The failure to secure data jeopardizes the confidentiality, integrity, and accountability of any business or individual. As high profile data breaches light up news headlines, legislation and regulation are being developed in a hurry to keep up with technology and ensure the protection of valuable information. Independently, CEOs and CTOs are now in the position of pursuing alternatives and advancements in their own IT security strategy as cybercriminals, here and abroad, are mining financial records, healthcare data, and a variety of other private information.
Guardian Data Destruction’s top ten tips to help protect your business from data threats:
- Organize a security audit to pinpoint any security flaws in your business. Cyber threats evolve so making this a quarterly routine to stay ahead.
- Monitor your data, especially the most sensitive information. Who is responsible for maintaining its security? Are they considering internal and cyber security threats?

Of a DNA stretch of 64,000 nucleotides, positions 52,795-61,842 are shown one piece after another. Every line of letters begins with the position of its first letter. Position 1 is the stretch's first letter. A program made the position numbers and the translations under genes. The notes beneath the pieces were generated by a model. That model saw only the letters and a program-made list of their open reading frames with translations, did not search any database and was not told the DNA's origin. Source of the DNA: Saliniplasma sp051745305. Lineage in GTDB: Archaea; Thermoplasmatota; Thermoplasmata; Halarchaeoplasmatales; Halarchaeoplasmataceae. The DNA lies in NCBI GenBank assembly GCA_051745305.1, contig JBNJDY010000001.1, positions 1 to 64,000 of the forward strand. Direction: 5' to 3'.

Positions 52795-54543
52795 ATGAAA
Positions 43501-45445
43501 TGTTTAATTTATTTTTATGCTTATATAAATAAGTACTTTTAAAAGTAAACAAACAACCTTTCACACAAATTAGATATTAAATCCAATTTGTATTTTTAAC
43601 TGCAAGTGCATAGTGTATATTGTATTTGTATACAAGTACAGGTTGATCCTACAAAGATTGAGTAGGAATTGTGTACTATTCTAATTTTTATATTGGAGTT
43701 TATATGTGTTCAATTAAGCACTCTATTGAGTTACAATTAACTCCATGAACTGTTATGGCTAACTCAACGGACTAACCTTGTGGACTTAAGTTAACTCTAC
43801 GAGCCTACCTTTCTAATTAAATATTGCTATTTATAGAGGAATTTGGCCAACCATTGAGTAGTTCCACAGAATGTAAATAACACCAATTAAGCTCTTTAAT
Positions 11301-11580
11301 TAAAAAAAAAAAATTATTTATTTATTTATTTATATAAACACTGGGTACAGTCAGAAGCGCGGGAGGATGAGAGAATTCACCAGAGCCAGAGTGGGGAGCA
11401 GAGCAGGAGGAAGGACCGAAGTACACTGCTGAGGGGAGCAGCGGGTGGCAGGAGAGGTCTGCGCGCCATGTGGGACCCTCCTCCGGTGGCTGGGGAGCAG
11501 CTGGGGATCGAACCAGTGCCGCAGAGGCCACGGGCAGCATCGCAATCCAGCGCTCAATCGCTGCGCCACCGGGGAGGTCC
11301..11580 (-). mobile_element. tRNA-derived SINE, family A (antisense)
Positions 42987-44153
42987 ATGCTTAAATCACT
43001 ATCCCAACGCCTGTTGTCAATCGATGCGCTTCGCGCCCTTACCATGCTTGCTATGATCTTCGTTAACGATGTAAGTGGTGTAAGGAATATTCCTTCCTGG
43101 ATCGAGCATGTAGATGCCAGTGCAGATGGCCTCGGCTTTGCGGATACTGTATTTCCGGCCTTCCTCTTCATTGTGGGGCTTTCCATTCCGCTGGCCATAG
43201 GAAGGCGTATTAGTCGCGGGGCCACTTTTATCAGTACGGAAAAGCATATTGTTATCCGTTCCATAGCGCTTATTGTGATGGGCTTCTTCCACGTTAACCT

- Human error is a leading cause of a data breach. Educate your employees and motivate them to protect your data. Understanding the liability of a data breach and their personal responsibility is a key point in reducing lapse and gaps.
- Schedule timely password changes to databases and access points.
- Create device usage policies for employees and visitors. If their device is connected to the corporate network, require compliance with company policies. DO NOT allow guest networks to be used in the workplace. An effective policy must include the disposal method for all computers or devices that are no longer in use.
- Encrypt all data. Even if it becomes missing, the data will not be readable.
- Support encryption with persistent software. This will allow you to run encryption and anti-virus status reports should there be a breach.
- Use multiple security solutions. There is no “first place” security solution, so utilizing more as a layered strategy keeps data safer.
- Keep the security software up to date.
- Prepare yourself for the real possibility of a data breach. A prepared response or protocol provides your company the structure and operations to minimize negativity and create damage control.
How are you proactively protecting your data? Do you have a strategic plan?